• It is nice to see David DeCastro starting to pull and actually blocking people. He threw a block that helped free Jones for six yards on first down.
  • But he always seems to be pulling to the right, thus far. When will that change?
  • The blocking really wasn’t always so miserable as it seemed on Sunday. For example, on the third down play after the second sack, Roethlisberger had all day and a clean pocket, which ended in a 45-yard reception to Antonio Brown.
  • Curtis Brown and the special teams coverage units did a nice job all night bottling up Devin Hester. After the Steelers finally got a field goal, they only allowed Hester to get out to the seven.
  • On Roethlisberger’s pick-six, perhaps he was getting impatient, because he threw that ball well before Jerricho Cotchery was out of his break and ready to look for the ball coming to him. And just like that the Steelers were down 21 points.
  • Once again, the Steelers produce negative runs due to poor execution. Heath Miller is slow off the line and is too late to slow Lance Briggs, who blows up Jonathan Dwyer in the backfield on second and one for a four-yard loss.
  • I’ve already commented on it elsewhere, but both of Brown’s touchdown receptions showed great off-the-ball awareness. On his first half touchdown, he located the ball, determined that it would come up short, and then battled for position with the cornerback. And he made it look easy.
  • One of the few times (perhaps the only time) DeCastro pulled left, Felix Jones followed behind him for nine yards.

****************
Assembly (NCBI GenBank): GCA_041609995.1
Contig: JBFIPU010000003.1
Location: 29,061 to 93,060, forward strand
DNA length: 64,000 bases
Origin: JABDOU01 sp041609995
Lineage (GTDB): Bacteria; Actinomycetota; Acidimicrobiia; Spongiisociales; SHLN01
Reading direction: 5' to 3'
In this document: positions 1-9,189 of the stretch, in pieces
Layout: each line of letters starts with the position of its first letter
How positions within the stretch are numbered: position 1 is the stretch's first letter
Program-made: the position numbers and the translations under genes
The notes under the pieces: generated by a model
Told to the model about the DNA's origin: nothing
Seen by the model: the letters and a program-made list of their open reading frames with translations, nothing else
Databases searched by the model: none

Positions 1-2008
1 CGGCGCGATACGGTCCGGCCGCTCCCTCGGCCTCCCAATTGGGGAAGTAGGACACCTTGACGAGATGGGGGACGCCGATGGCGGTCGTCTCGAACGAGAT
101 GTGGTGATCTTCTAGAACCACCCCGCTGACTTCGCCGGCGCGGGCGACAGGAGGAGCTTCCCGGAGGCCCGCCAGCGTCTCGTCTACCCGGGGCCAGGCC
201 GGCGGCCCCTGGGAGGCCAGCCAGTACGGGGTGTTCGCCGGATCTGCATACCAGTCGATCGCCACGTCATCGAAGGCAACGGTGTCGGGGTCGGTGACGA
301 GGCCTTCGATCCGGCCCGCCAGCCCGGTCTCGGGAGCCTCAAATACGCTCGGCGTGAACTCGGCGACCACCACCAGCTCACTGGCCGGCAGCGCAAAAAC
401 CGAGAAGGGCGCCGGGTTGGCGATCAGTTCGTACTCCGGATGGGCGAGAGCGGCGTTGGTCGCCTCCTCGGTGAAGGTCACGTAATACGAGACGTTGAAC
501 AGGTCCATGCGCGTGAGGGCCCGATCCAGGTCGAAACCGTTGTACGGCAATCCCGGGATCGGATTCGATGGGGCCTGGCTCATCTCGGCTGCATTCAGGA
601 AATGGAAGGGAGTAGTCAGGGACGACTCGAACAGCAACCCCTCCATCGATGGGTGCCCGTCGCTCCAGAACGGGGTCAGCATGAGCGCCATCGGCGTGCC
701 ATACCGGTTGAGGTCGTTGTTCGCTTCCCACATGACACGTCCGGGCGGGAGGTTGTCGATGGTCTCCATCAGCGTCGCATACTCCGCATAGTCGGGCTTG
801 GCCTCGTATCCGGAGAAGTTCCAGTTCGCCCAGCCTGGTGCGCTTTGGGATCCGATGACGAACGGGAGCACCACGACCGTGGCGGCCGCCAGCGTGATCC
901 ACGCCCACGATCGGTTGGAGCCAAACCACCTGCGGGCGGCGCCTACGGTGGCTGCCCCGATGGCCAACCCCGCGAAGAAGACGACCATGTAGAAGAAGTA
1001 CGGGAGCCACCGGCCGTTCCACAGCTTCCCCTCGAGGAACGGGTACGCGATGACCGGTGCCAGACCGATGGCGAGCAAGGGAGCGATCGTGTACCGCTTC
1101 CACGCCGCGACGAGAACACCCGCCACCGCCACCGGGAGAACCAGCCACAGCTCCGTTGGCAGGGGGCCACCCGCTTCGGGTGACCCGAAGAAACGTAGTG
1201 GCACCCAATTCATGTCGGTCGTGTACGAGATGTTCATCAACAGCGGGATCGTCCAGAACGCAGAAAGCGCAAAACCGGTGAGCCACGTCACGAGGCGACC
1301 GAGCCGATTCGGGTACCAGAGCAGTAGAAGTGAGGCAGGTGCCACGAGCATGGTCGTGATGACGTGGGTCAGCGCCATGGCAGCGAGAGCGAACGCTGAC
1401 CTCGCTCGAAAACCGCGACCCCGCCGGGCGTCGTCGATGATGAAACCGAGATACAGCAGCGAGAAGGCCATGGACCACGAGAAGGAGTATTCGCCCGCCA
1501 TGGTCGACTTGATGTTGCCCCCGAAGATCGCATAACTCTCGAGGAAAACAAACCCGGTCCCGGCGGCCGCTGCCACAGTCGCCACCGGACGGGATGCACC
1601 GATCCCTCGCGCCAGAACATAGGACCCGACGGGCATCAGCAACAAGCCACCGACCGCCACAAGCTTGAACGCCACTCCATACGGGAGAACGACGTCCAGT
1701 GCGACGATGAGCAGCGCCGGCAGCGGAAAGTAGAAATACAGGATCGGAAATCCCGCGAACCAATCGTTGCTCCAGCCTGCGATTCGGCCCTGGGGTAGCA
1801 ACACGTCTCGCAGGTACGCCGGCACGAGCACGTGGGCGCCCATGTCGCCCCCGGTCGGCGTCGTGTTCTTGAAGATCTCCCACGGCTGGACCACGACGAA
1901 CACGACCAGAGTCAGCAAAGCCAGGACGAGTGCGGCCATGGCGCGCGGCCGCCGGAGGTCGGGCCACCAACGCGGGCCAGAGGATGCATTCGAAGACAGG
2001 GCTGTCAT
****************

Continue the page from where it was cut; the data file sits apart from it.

• On the next play, he pulled right, and sprang Dwyer for 25 yards. This is the David DeCastro that has been waiting to come out.
  • Dwyer seemed awfully pleased with himself after the run, but he really should be thanking DeCastro, and Emmanuel Sanders, whose blocks left him untouched until he smacked Chris Conte with the crown of his helmet 25 yards down the field, which should have been a penalty, since he was fined for it.
  • On the next play, Dwyer was dropped for a loss after Mike Adams got beat by Julius Peppers and grazed his side.
  • Roethlisberger threw behind Markus Wheaton on the first target of his career. But hey, at least they finally threw him a pass.

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About Matthew Marczi

Passionate Steelers fan with a bit of writing ability. Connoisseur of loud music. Follow me on Twitter @mmarczi.
  • chris ward

    That was a great block by Decastro on the Dwyer 25 yard run. Well executed play by the offense.

  • dgh57

    I agree, and I think DeCastro may turn out to be better then we thought, so only time will tell.

  • http://pittsburghsportsinat.blogspot.com/ bgsteelfan

    Decastro is easily our best offensive lineman, and is coming along nicely considering he is basically a rookie.

    As far as him mostly pulling right, I think that is a symptom. We have been a heavily right-handed running team for years.

  • cencalsteeler

    Bicknell needs to play to players strengths, and DeCastro’s strength is to pull.